Former DA leader Mmusi Maimane said he believes South Africa is heading toward a “crisis of governance”.
Speaking at the Brenthurst Foundation, Maimane said: “Institutional politics in our country needs disruption, I think there’s a mistrust between citizens and the political infrastructure, and ultimately that will lead us into a crisis of governance”.
He told the foundation the South African electorate was motivated by race, reflecting a political landscape last seen in 1994.
“In a shrinking economy, there is [a] greater sense of ‘me’ and a greater sense of ‘us’ as defined by old historical paradigms of race.
“Therefore, naturally, people are electing public representatives that say, ‘well he or she speaks for me because we share the same melanin’.
“The challenge with that is that it retrenches a history of racial polarisation and prospectively going forward. I think you’ll see our politics being much the same as it was in ’94 where people go to the polls to express their race rather than a new South Africa and their own hopes”.
Maimane explained the project of a unified South Africa was much harder than “a mono-racial” project.
In this regard, he said, the Spingboks’ victory had lessons of unity for South Africa and a racially polarised society.
“What we need is to learn something from the current victory in South Africa which is the Springbok rugby team. There are some important lessons there that say we don’t unite because of race, we unite because of particular goals, particular objects.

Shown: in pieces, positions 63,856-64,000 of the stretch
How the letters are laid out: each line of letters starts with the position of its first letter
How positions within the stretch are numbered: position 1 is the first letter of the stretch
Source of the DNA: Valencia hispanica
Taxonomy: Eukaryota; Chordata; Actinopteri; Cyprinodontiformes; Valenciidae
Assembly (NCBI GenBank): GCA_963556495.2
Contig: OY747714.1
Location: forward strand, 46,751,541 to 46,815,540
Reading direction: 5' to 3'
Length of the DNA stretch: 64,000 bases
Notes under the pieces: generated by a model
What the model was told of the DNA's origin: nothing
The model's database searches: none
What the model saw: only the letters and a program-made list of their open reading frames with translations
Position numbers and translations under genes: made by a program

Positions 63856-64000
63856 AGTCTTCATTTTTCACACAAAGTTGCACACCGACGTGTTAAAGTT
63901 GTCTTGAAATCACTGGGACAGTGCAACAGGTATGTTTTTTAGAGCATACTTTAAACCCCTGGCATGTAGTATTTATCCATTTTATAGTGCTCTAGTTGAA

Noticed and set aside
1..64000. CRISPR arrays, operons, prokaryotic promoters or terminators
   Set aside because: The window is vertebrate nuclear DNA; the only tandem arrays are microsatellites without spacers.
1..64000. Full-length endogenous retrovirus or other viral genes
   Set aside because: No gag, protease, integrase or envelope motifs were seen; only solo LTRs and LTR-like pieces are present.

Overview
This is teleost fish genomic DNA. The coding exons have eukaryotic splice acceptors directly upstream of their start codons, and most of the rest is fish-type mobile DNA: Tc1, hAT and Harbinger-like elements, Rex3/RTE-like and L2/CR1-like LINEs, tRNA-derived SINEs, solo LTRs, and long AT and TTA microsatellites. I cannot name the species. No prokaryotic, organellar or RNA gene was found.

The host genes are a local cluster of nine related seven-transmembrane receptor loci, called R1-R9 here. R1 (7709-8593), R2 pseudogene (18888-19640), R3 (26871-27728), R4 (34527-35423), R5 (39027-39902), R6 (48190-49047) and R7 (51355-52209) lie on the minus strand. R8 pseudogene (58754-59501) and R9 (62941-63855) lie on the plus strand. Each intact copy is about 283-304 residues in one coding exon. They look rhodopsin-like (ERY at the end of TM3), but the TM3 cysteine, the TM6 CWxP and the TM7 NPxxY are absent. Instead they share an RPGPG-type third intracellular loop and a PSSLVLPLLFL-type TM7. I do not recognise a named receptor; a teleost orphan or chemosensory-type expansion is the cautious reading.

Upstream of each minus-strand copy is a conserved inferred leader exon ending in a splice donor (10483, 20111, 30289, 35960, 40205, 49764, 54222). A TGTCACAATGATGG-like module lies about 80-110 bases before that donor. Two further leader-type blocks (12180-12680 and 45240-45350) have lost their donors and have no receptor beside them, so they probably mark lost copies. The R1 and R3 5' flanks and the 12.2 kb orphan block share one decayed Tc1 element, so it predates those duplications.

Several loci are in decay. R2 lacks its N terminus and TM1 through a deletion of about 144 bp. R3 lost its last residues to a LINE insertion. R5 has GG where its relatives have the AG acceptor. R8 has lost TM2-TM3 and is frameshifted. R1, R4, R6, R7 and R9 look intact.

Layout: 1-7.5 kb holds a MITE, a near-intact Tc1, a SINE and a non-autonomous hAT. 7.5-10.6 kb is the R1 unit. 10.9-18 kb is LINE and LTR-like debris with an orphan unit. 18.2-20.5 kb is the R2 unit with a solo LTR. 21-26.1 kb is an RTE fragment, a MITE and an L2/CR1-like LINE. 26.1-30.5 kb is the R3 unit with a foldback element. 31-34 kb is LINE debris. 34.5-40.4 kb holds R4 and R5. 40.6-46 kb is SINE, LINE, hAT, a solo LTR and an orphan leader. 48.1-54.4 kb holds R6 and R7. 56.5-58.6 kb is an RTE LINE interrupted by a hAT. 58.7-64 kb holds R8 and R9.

“We need to be able to frame the South African objective afresh,” Maimane said.
“The beauty about the Springboks is that when they arrived in the country, they were not standing for a race or a class.”
Last month, Maimane announced his resignation from the DA and parliament.
In his resignation, he said: “The DA is not the vehicle best suited to take forward the vision of building one South Africa for all.”
In a separate interview, Maimane said: “I ultimately felt two weeks ago that I faced the stark choice between either reforming the DA into a movement that could either speak to future generations or actually working towards a new movement that would achieve the change that we need in this country.”
In an exclusive interview with eNCA, Maimane said the past national elections results indicated that South Africa voters were motivated by race instead of a “new South Africa”.
He added there were individuals in the DA who were not interested in a non-racial society.
“If we reflect, starting in the elections in 2019, when we lost a number of votes – and I think it was a setback for the organisation – it became a signal to people that the project as we articulated it wasn’t always going to get rewarded.
“As an outcome of elections, if you look at the electoral results in May this year, it became clear that in some ways our country is fraught with a racial polarisation. It became clear that a few South Africans happen to not want a project of a reconciled South Africa that redresses historical injustices.”
Maimane told eNCA some of them existed within the DA, which made his job difficult.
“It so happened that some happened to be at an institute, and it so happened that others happened to find themselves in the DA. It’s those particular individuals who then, over a period of time, made leading the organisation harder.”